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Analysis of Global Warming Using Machine Learning  [PDF]
Harvey Zheng
Computational Water, Energy, and Environmental Engineering (CWEEE) , 2018, DOI: 10.4236/cweee.2018.73009
Abstract: Climate change is a controversial topic of debate, especially in the US, where many do not believe in anthropogenic climate change. Because its consequences are predicted to be dire, such as a mass ocean extinction and frequent extreme weather events, it is important to learn what causes the warming in order to better combat it. In this study, the first challenge dwells on how to construct reliable statistical models based on massive climate data of 800,000 years and accurately capture the relationship between temperature and potential factors such as concentrations of carbon dioxide (CO2), nitrous oxide (N2O), and methane (CH4). We compared the performance several mainstream machine learning algorithms on our data, which includes linear regression, lasso, support vector regression and random forest, to build the state of the art model to verify the warming of the earth and identifying factors contributing the global warming. We found that random forest outperforms other algorithms to create accurate climate models which use features including concentrations of different greenhouse gases to precisely forecast global atmosphere. The other challenges in identifying factor importance can be met by the feature of ensemble tree-based random forest algorithm. It was found that CO2 is the largest contributor to temperature change, followed by CH4, then by N2O. They all had some sorts of impact, though, meaning their release into the atmosphere should all be controlled to help restrain temperature increase, and help prevent climate change’s potential ramifications.
The City-Level Effects of Offshoring  [PDF]
Perry Burnett, Harvey Cutler
Modern Economy (ME) , 2014, DOI: 10.4236/me.2014.510094
Abstract: This paper uses a city-level computable general equilibrium (CGE) model to examine the impacts of offshoring for three different periods in the US economy for cities that did not lose jobs to firms relocating overseas. We examine offshoring of final retail and merchandising goods in the 1950- 1980 period, manufactured goods (intermediate goods) in the 1970-2000 period, and current service sector and high-skilled jobs. The impacts of offshoring vary considerably over these time periods. Most notably, when offshoring occurs in high-skilled industries such as computer software and bioengineering, the contributions to economic growth will be smaller compared to the retail and manufacturing experiences over the last 60 years. The results also show wage and per household income effects.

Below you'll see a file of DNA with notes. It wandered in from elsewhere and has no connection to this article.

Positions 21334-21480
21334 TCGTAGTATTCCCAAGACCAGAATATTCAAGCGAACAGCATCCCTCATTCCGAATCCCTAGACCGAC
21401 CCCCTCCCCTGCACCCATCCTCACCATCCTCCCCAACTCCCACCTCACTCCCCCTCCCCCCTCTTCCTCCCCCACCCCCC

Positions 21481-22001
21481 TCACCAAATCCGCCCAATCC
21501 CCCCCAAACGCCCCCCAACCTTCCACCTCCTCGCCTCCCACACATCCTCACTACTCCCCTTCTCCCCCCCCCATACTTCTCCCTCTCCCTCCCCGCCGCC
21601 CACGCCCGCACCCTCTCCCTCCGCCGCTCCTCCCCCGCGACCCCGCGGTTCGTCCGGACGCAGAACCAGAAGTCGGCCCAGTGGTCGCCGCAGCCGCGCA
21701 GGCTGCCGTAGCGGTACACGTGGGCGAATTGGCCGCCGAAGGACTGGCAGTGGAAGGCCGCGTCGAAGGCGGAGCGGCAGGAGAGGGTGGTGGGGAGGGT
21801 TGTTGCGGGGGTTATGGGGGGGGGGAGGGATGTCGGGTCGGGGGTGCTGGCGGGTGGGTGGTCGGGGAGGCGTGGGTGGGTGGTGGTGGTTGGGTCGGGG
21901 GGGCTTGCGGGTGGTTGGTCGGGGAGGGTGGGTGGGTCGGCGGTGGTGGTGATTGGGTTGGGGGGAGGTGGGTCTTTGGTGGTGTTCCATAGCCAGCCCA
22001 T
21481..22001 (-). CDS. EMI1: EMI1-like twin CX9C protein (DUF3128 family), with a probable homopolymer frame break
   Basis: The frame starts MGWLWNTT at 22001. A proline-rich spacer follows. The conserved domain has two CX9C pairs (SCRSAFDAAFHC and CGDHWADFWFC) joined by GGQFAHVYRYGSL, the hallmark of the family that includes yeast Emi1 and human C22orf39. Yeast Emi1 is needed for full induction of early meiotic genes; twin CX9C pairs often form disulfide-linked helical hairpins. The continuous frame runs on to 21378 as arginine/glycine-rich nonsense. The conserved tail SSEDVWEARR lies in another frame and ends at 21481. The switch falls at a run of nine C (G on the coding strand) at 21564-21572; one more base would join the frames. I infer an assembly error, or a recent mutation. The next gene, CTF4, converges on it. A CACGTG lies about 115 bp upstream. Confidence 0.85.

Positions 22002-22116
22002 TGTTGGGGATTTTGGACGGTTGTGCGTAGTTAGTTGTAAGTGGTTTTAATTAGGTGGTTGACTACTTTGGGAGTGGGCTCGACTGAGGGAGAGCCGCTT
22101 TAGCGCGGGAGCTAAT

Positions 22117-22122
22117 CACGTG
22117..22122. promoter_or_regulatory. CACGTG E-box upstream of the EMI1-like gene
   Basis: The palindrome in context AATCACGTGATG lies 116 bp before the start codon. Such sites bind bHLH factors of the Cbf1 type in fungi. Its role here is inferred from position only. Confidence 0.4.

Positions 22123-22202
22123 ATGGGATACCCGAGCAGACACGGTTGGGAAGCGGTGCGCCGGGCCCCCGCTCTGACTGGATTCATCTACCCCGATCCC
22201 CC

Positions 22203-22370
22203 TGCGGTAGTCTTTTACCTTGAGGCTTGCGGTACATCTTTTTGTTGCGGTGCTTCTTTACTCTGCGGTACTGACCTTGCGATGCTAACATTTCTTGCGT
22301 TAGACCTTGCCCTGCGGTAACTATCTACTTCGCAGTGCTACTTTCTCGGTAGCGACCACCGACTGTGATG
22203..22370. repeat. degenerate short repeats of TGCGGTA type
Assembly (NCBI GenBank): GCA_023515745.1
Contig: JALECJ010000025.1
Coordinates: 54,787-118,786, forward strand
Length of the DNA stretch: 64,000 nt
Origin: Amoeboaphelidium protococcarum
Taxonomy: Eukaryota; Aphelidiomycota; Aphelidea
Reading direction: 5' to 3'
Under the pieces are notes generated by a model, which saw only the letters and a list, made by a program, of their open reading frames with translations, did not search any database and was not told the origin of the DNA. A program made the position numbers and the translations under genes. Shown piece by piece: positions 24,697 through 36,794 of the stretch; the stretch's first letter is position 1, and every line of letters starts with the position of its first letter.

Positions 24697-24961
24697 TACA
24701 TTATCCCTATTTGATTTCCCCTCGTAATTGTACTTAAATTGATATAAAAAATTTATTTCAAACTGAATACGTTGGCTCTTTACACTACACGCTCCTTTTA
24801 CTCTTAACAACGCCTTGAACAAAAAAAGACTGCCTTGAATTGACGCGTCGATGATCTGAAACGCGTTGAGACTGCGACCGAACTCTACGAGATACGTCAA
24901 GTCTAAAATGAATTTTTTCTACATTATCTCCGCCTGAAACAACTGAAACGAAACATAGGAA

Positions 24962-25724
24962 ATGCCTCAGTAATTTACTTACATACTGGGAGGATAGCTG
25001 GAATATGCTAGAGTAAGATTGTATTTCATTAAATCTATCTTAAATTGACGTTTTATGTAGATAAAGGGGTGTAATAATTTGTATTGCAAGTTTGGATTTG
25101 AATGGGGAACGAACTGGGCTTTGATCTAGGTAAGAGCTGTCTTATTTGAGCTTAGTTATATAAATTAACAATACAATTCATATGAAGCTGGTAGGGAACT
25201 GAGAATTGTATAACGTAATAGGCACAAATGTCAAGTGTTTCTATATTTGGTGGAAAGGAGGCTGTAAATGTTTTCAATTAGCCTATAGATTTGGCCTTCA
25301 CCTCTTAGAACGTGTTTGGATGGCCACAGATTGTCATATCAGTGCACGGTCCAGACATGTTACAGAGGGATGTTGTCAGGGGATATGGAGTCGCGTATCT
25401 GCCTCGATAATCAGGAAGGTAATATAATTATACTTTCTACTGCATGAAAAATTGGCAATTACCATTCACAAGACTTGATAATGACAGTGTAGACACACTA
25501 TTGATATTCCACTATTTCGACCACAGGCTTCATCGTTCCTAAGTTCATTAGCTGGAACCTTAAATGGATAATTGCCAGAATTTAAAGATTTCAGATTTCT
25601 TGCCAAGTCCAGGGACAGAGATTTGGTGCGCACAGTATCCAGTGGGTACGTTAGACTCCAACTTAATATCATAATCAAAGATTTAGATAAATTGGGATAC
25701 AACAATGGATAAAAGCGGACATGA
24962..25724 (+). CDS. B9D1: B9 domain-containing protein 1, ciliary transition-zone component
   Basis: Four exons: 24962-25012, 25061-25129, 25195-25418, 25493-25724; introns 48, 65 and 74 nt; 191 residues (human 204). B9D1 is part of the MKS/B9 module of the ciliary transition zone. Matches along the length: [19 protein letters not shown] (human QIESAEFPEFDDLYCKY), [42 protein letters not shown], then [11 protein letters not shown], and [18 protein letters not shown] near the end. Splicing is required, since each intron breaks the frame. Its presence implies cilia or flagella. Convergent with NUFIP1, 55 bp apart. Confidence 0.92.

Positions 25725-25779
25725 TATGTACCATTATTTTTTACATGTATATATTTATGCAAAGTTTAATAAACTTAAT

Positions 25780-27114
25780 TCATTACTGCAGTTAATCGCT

Editors, Publishers, Impact Factors, and Reprint Income
Harvey Marcovitch
PLOS Medicine , 2010, DOI: 10.1371/journal.pmed.1000355
Little Fish Are Less Likely to Take the Bait
Harvey Marcovitch
PLOS Medicine , 2005, DOI: 10.1371/journal.pmed.0020221
Gene may regulate need for sleep
Harvey Black
Genome Biology , 2005, DOI: 10.1186/gb-spotlight-20050429-01
Abstract: Giulio Tononi and colleagues from the University of Wisconsin, Madison, examined 9000 mutant lines of Drosophila melanogaster to search for genes that might explain why some individuals manage fine on just a few hours sleep each night.Of 15 lines that slept at least two standard deviations less than the mean each day, the researchers chose the most extreme for further examination. In this line they found a threonine-isoleucine substitution in exon 9 of the Shaker gene, a region that is very well conserved in species ranging from Drosophila to humans.Sleep is a complex phenomenon affected by the environment and probably many genes, but some are evidently more powerful than others, coauthor Ciara Cirelli told The Scientist. "This is really the first gene that has been shown to have such a profound effect. These flies are only sleeping 3 or 4 hours instead of 10 or 12."Flies with this mutation have altered potassium channels, resulting in less hyperpolarization, or more excitability, Cirelli explained. "We feel that we are playing with a gene that is in the final common pathway of controlling sleeping because you are affecting the excitability of cell membranes."The paper is important, "simply because we really don't know that much about genes that are involved in sleep in model organisms," commented Leslie Griffith, a biologist at Brandies University not involved in this study. "It's hard to know how important this particular gene will be, but the fact that it's possible to pick out genes and do this kind of screen will really help us get at the mechanisms [of sleep].""What's cool about the way they've done it is they have one tiny change in the genome, and they know exactly what it does and they can show it in a lot of different flies," said Joan Hendricks of the University of Pennsylvania, who was not involved in the study.In examining other flies from existing stocks with the same mutation in Shaker, Tononi and colleagues ran into a surprise. "When we tested these